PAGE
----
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on 17 August 2013
I enjoyed this book under the title of 'At the bottom of the garden' and now I see from another review that it has been packaged again as 'Fairies and fairy stories'. Is this done to be deliberately misleading ? If it were not for Amazon reviews I could have bought the same book 3 times.
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on 19 November 2015
Yawn. For someone who is a professor the writer sure does meaning monger and leap to an awful lot of conclusions. If you're expecting an academically rigorous text this is not it. She blames our fascination with fairies on Repression Of Girlieness By Teh Evil Feminists several times (really?!) and I can't see the point of adding the alien stuff - clutching at straws. A chewy and often dry read scattered with some interesting facts (like the one that there is a saint in the Catholic cannon who happens to be a greyhound) but really not worth the effort.
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on 20 July 2001
This is one of the most enjoyable works of cultural history I've read -- a book which takes fairies seriously as a manifestation of certain persistent human fears and desires, without going in for the ignorant sentimental pseudo-pagan sub-Glastonbury waffle the subject sometimes attracts. Purkiss really *knows* about the origins of fairy beliefs & their dissemination and mutation across history. Her criminal lack of enthusiasm for A Midsummer Night's Dream is the only blot on what is otherwise one of the best intellectual books for a wide readership which I've read; this is a wise, humane, intelligent, exciting and funny book.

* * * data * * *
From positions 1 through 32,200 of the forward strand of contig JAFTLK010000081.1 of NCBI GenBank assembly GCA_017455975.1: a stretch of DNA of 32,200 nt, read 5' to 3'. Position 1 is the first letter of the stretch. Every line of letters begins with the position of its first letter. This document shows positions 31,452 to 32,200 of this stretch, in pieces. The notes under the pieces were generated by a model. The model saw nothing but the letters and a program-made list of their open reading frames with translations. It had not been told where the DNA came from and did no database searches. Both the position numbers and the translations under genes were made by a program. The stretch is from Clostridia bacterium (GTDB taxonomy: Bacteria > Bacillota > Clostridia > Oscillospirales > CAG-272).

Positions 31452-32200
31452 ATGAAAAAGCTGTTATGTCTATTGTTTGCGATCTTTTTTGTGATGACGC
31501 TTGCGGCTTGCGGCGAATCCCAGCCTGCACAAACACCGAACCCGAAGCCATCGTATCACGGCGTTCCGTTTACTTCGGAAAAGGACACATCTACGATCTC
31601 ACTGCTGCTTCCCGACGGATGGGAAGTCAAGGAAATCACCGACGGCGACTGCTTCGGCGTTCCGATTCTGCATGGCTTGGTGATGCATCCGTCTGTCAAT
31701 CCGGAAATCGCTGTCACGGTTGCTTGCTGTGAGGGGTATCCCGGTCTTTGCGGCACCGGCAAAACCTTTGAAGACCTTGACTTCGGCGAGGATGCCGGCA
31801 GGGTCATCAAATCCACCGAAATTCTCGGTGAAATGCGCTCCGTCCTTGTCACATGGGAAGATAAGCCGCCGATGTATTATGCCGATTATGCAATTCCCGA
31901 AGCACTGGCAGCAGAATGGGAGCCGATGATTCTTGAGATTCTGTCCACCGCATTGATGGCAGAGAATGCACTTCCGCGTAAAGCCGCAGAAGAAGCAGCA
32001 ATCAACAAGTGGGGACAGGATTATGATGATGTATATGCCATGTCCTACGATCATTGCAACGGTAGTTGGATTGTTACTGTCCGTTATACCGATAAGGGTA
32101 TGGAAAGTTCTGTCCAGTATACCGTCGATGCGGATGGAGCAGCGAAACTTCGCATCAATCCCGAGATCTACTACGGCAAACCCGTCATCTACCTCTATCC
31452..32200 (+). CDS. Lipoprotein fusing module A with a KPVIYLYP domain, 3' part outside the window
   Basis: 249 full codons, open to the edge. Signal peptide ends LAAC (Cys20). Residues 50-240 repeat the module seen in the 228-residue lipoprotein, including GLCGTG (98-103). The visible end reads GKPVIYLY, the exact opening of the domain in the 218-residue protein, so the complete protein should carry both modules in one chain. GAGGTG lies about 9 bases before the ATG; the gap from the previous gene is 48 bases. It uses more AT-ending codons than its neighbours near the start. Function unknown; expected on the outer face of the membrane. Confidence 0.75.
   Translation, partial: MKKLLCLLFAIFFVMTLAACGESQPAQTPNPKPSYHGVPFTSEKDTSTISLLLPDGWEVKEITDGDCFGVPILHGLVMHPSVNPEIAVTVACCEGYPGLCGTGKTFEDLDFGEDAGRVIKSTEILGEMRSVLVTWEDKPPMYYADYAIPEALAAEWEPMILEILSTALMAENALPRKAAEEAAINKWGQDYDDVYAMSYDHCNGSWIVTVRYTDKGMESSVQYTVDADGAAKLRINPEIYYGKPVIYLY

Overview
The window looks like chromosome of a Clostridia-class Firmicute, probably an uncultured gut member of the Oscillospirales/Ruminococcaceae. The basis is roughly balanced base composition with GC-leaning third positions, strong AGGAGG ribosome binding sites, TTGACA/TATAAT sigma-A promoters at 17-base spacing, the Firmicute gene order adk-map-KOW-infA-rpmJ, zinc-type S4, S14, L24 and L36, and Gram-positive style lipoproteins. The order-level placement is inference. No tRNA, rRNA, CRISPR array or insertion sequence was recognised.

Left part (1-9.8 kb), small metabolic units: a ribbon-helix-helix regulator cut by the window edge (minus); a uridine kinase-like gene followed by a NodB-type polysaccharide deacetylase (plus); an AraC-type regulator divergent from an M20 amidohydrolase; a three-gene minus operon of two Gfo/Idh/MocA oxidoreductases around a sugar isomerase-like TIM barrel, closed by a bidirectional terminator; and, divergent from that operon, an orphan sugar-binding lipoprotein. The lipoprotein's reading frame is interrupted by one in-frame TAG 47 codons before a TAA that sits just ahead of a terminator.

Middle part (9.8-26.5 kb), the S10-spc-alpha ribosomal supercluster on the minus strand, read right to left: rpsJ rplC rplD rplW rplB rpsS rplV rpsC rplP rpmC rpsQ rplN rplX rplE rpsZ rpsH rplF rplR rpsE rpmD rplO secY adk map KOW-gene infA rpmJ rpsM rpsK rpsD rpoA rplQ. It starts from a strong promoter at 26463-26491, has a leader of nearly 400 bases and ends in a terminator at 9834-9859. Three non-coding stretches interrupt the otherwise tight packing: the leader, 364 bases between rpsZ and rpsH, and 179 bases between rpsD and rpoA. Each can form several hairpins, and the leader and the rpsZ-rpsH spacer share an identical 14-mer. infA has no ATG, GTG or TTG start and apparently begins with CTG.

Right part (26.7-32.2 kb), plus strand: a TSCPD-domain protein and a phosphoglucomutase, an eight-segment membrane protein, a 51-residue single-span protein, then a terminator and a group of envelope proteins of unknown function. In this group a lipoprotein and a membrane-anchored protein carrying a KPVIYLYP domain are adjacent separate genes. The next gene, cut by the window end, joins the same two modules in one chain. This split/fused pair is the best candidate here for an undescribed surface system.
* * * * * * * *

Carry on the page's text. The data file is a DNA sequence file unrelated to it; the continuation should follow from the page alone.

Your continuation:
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on 15 November 2003
This book is a fascinating read on the cultural aspects of the world of fairies and how they have permeated artistic and literary production. Purkiss is a brilliant scholar who offers extremely interesting readings of medieval romances and early modern texts (notably Shakespeare's A Midsummer Night's Dream and The Tempest). The chapters on Victorian times present a superb juxtaposition of the teatrical productions and the social background. Recommended for all readers interested in a view of fairies beyond the tales.
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on 4 March 2015
Full of accademic informationand while a very interesting read.
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on 14 February 2001
In many ways this should have been an excellent book. The author knows part of her subject very well, but there are strange omissions, such as no mention of some of the key writers like Hartland or Keightley. And some of the material on the X-Files seems to be thrown in for no good reason. But worst of all the author seems to miss the point about faery lore, and is often scathing of anyone who takes it seriously and is more open minded than she is. Compare this book with the much better Strange and Secret Peoples, where the author is fair and empathic with views that she may not share, but at least doesn't rubbish.
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